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Les Claypool keeping it simple 

Since the mid-1990s, while the trio known as Primus went in and out of states of hiatus, bassist Les Claypool has ventured down the solo path under a variety of monickers — Les Claypool and the Holy Mackerel, Colonel Les Claypool's Fearless Flying Frog Brigade and Colonel Claypool's Bucket of Bernie Brains among them.

These days, since the 2006 release of Of Whales and Woe, he has simply been touring under the name Les Claypool. Fans have given his more recent bandmates the names Fancy Band, Fancy Trio and the Oddity Band.

"It's been Les Claypool as a solo artist for a while now," Claypool says by phone from his California home, better known as Rancho Relaxo. "A lot of that came from my old agent who just got tired of me having all these projects and decided he would just book me as Les Claypool and I could show up with whoever I wanted. For a while, the different monickers were the different band members. This way I don't get shit if a member of the Frog Brigade can't make it.

"Now, it's just Les Claypool. Maybe then it will be Claypool ... then it will just be Les. Then it'll be L.C.," he adds with a laugh. "To me, I've always thought of all these bands as solo. I played most of the instruments on the Holy Mackerel record and the Purple Onion record. It's taken me a while to just call it 'Les Claypool.'"

The current musician's conglomerate that's on the road with him consists of "Mike Dillon on vibraphone, marimba and various junkyard percussion, Paulo Baldi on a mutated drum kit and Sam Bass on cello."

Claypool is currently touring in support of his latest album, Of Fungi and Foe, which was released on March 17, 2009.

"This is just going to be a good old traveling-around-in-a-shiny-box-with-a-bunch-of-sweaty-men tour," Claypool says. "This is my favorite band. It has a combination of the primal element that I really like rhythmically and there's an eclectic, abstract element. It's a little darker than the stuff I've done since Primus. I'm digging it. It still has the warped circus vibe, but I'm enjoying the instrumentation."

Claypool says the new album, a collection of songs he wrote while working on the Pig Hunt movie soundtrack and Mushroom Men video game, is a large reflection of himself. It also includes a song featuring Eugene Hütz of Gogol Bordello. The song came out of jam sessions the two had before the 2008 Superjam which featured Claypool, Hütz and Kirk Hammett of Metallica.

"It was a normal writing flow (for the album) -- the inspiration in the beginning was based on what I was seeing on the screen or the story line or artwork, so the jump-off point was different than usual," Claypool says. "I knew that as I was writing the material, I would use it for something else down the road. They wanted 30 seconds here and 10 seconds there, but I gave them five minutes here and five minutes there. Once I get started, I want it to resolve, I don't want to just write a little blip."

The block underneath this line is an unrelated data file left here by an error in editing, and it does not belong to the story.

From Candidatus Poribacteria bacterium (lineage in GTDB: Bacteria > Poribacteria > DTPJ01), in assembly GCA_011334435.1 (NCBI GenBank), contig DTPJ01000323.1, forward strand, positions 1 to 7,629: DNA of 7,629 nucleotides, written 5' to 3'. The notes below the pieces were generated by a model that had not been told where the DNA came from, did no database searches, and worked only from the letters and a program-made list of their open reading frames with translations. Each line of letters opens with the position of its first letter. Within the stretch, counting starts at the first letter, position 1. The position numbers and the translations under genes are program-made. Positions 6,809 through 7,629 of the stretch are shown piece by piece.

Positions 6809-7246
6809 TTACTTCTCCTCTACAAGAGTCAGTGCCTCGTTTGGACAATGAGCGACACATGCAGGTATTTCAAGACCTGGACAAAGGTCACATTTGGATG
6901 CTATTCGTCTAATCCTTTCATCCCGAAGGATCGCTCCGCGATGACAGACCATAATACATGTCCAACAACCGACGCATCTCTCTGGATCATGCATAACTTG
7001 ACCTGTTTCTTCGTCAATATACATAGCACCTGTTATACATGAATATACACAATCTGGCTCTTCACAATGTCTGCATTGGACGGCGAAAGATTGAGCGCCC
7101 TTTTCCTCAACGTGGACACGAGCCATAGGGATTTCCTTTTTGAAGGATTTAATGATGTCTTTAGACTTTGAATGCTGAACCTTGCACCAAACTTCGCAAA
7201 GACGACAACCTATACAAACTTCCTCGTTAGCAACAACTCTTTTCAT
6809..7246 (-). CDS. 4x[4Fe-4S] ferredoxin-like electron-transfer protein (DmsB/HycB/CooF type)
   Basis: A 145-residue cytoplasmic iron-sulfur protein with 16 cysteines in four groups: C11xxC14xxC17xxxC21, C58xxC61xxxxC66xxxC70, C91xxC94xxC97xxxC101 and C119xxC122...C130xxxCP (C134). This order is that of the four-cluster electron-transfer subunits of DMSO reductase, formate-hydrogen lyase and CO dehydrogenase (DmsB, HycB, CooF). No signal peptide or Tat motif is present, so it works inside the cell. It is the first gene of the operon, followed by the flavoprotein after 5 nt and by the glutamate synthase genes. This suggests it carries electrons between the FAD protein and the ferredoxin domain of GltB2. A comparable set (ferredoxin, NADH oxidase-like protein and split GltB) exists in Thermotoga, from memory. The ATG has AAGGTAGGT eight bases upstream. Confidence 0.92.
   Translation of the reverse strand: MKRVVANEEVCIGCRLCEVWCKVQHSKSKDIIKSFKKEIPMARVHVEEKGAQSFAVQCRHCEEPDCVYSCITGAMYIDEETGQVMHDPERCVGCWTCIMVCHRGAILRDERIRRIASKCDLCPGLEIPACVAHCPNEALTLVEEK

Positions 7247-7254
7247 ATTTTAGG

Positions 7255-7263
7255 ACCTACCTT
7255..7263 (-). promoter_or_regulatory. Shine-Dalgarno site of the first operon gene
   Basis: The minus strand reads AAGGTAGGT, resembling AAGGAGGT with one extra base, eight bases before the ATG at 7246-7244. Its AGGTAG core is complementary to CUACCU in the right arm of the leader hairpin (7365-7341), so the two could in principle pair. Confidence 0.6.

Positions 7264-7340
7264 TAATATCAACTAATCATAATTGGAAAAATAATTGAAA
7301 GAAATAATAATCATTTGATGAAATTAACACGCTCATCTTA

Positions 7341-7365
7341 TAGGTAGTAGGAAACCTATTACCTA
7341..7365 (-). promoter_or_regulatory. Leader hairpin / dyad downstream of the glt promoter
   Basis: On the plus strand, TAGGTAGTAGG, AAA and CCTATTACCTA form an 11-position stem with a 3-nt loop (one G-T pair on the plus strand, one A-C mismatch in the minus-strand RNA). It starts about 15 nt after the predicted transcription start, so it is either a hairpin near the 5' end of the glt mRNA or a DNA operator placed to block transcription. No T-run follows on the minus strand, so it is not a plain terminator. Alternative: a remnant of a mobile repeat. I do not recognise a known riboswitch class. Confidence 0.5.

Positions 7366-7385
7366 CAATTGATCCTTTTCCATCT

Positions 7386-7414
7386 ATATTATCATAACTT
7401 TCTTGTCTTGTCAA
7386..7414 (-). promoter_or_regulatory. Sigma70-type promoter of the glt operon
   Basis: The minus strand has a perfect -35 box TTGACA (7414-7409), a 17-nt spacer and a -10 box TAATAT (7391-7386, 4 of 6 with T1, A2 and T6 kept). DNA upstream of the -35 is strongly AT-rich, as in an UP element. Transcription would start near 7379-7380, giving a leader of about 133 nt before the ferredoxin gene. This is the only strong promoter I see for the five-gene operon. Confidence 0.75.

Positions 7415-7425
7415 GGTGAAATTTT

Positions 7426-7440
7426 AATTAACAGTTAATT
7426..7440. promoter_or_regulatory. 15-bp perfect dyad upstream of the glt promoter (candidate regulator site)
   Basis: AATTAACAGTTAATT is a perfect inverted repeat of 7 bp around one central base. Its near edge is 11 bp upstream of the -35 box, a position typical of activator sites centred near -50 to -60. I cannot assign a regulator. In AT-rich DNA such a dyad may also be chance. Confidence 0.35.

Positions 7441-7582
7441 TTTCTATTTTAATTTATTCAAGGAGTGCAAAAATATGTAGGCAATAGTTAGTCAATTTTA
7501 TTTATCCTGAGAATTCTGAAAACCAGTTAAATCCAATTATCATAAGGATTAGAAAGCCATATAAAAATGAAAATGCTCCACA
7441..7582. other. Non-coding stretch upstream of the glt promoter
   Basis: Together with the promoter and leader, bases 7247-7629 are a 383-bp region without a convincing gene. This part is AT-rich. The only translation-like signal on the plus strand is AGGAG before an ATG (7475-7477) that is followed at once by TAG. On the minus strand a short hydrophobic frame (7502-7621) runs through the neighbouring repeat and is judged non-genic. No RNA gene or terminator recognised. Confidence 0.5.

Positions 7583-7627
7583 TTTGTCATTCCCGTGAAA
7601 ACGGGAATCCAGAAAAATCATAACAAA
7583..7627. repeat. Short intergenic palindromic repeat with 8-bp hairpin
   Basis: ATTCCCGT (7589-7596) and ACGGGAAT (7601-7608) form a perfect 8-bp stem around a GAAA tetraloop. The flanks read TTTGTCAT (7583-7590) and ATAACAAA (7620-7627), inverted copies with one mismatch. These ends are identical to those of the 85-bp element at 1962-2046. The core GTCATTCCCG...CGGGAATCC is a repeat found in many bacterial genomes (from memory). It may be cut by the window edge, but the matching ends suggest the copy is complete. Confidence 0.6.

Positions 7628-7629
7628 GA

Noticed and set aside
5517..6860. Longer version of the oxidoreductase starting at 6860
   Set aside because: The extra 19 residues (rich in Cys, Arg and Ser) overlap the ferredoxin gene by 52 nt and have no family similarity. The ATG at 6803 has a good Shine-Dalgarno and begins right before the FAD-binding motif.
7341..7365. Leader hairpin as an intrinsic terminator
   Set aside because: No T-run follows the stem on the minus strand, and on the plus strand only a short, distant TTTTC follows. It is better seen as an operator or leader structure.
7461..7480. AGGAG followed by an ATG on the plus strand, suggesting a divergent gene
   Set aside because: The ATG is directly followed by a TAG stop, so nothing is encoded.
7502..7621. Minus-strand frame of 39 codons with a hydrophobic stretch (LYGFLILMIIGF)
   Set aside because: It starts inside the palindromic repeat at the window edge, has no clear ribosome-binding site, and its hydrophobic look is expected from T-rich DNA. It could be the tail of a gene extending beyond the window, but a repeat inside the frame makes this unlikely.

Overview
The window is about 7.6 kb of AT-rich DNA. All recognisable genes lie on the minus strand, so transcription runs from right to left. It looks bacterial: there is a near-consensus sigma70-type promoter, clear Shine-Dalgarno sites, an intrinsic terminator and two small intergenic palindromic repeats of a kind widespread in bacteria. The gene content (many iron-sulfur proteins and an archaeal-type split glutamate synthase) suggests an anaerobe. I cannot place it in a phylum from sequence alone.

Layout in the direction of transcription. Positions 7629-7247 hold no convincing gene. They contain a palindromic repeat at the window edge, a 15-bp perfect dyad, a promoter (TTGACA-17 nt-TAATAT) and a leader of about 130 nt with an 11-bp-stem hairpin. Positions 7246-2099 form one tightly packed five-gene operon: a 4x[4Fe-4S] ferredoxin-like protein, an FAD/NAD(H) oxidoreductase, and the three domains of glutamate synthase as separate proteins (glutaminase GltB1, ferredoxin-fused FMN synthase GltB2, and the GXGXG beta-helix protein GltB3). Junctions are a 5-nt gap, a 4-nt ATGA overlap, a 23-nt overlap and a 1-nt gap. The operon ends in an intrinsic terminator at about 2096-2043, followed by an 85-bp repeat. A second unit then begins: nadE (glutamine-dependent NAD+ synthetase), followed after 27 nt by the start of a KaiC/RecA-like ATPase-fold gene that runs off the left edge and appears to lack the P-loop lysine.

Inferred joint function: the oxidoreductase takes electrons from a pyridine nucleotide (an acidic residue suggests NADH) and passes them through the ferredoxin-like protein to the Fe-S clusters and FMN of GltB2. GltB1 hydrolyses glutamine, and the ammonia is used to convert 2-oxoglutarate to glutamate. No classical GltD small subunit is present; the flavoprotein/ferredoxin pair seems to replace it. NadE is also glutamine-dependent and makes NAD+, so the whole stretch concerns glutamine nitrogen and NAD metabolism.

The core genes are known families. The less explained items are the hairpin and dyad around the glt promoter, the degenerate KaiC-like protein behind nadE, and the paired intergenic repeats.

While Claypool's solo set focuses on any of his non-Primus and non-Oysterhead material, he hasn't written off either of those bands for future projects. Primus most recently reunited for 2006's Beat A Dead Horse Tour. As for the status of Oysterhead, his band with Police drummer Stewart Copeland and Phish guitarist Trey Anastasio, he said, "There's always talk -- we were talking about doing O2, Oysterhead 2, in '04 and we didn't do it." The band released one album in 2001 and reunited for a set at Bonnaroo in 2006. When asked if he would go out and "beat another dead horse" with Primus, Claypool said, "There's also been talk of doing more Primus stuff, but it just hasn't come together." He's also discussed doing more recording with Hütz -- "He's about to have a new record drop, but I think it would be an interesting thing. It would definitely be a party."

Regardless of which band or name Claypool is playing under, one thing stands out -- his prowess on the bass. Whether it's a fretless six-string or a stand-up, Claypool's signature is unique and one that has him at the top of countless "best bass player" lists.

So, how does he rank himself in the pantheon of four-string pluckers? "I think I'm up there," he says. "There's no such thing as the best. It's all so subjective. There's so many things that so many people can do way beyond what I can do. You carve a trail through the forest, but that's where people pick up and take it beyond. There are some youngsters out there that will make me look like I'm standing still. I appreciate bass players, but I don't study bass players -- I haven't for 20 years or maybe longer.

"For me, my bass just happens to be the crayon that I picked out of the box. It's just the crayon that's the easiest for me to draw with. I played a six-string when I needed a challenge earlier in life. The four-string -- it's sitting here next to me -- is comfortable, it's easy and I can get what's in my head out.

"There are guys that are the Michael Jordan or Tiger Woods of their instrument. I'm like the Evel Knievel of the bass. I go for it and sometimes I make it and sometimes I crash into the fountain in front of Caesar's."

Les Claypool will perform at Neighborhood Theatre on May 26 with O'Death. The show starts at 8 p.m. Tickets are $25 in advance, $30 on the day of show and $40 for VIP.

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